demoralise Britain with the loss of one of its most outspokenly 
patriotic figures, were behind the Luftwaffe attack. Ronald Howard's 
book, in particular, explores in great detail written German orders to 
the Staffel assigned to intercept the airliner, as well as communiques 
on the British side which verify intelligence reports of the time 
indicating a deliberate attack on Howard. It also makes clear that the 
Germans were well aware of Churchill's whereabouts at the time and were 
not so naïve as to believe the British Prime Minister would be traveling 
alone aboard an unescorted and unarmed civilian airliner when both the 
secrecy and air power of the British government were at his command.[3]

Howard was traveling through Spain and Portugal, ostensibly lecturing on 
film, but also meeting with local propagandists and shoring up support 
for the Allied cause. The Germans in all probability suspected even more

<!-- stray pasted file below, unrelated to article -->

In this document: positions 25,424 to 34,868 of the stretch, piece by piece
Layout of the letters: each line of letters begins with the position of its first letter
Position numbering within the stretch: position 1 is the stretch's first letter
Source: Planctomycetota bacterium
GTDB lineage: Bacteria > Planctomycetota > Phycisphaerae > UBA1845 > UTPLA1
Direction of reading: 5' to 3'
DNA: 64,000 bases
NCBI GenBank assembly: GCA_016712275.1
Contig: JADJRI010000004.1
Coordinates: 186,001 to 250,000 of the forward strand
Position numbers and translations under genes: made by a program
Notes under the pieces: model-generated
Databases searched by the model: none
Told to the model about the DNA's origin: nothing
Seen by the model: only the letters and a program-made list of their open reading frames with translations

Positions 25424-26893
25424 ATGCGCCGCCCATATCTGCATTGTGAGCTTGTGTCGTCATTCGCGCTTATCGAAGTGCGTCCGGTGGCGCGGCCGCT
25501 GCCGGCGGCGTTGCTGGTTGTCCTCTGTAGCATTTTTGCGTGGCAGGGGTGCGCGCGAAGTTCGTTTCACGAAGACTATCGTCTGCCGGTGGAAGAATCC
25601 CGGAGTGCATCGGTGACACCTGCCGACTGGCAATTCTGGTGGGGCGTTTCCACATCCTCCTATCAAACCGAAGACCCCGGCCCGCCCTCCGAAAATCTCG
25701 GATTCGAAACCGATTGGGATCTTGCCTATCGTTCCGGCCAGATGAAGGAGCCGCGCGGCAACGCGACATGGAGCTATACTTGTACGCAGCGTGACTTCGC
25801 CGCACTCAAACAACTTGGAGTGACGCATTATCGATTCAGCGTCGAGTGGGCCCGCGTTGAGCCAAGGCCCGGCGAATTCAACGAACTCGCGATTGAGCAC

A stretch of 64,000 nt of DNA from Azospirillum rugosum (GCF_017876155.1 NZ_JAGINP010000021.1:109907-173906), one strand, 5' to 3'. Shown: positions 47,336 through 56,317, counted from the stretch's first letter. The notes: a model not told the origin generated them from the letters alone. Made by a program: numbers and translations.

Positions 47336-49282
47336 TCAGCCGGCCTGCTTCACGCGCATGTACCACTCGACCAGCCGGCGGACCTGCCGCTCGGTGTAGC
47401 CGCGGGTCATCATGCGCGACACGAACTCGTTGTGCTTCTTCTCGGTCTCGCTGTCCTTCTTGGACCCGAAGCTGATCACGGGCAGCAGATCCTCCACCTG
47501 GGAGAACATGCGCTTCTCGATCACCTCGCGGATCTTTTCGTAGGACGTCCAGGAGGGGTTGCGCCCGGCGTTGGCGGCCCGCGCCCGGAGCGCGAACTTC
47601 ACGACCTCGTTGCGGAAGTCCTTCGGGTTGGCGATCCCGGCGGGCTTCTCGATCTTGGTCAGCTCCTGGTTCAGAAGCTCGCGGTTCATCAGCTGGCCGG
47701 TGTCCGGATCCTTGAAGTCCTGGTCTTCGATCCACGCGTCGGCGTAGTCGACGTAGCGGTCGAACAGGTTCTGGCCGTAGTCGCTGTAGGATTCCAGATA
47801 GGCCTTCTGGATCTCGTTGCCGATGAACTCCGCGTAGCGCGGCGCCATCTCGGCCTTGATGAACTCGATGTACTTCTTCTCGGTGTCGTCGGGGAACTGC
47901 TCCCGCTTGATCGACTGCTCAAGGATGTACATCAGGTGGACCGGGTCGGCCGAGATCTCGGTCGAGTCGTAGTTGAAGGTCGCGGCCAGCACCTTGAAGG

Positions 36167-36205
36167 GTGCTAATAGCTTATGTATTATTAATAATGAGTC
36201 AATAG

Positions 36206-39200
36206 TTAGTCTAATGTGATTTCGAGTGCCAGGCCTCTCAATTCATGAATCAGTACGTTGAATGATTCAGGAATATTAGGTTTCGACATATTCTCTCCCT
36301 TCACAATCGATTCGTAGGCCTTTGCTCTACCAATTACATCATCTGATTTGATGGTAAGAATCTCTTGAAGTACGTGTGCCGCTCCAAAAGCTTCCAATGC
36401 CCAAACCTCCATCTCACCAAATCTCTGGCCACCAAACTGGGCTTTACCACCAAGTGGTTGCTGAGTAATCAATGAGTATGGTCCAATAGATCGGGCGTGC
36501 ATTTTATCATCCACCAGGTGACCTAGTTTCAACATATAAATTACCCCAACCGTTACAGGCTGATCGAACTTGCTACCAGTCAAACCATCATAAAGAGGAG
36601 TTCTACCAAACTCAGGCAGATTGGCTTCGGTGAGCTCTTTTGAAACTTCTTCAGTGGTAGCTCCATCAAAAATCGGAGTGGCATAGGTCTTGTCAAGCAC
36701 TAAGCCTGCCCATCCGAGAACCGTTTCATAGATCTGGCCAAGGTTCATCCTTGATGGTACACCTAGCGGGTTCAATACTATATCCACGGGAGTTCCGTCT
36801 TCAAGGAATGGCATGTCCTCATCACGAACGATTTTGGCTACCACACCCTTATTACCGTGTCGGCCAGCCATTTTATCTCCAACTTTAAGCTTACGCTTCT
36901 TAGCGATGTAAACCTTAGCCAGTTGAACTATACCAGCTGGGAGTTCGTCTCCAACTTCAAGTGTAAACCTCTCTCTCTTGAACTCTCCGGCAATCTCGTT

surreptitious activities. (German agents were active throughout Spain 
and Portugal, which, like Switzerland, was a crossroads for persons from 
both sides of the conflict, but even more accessible to Allied 
citizens.) A book by Spanish writer José Rey-Ximena called 'El Vuelo del 
Ibis' ('The Flight of the Ibis') claims that Howard was on a top secret 
mission for Churchill to warn Franco to keep out of the war. Howard had 
contacts with Ricardo Gimenez-Arnau, head of Spain's Foreign Office via 
an old girlfriend, Conchita Montenegro.

Ronald Howard, Leslie's son, was of the conviction that the orders to 
liquidate Leslie came from Goebbels, who had been ridiculed in one of 
Howard's films and who believed Howard to be the most dangerous 
propagandist in the British service.[4]

Howard was flying from Portela (Lisbon), Portugal back home to England 
on a regularly scheduled flight that did not pass over what would 
commonly be referred to as a war zone. The Luftwaffe records indicate 
that the Staffel was sent beyond its normal patrol area to intercept and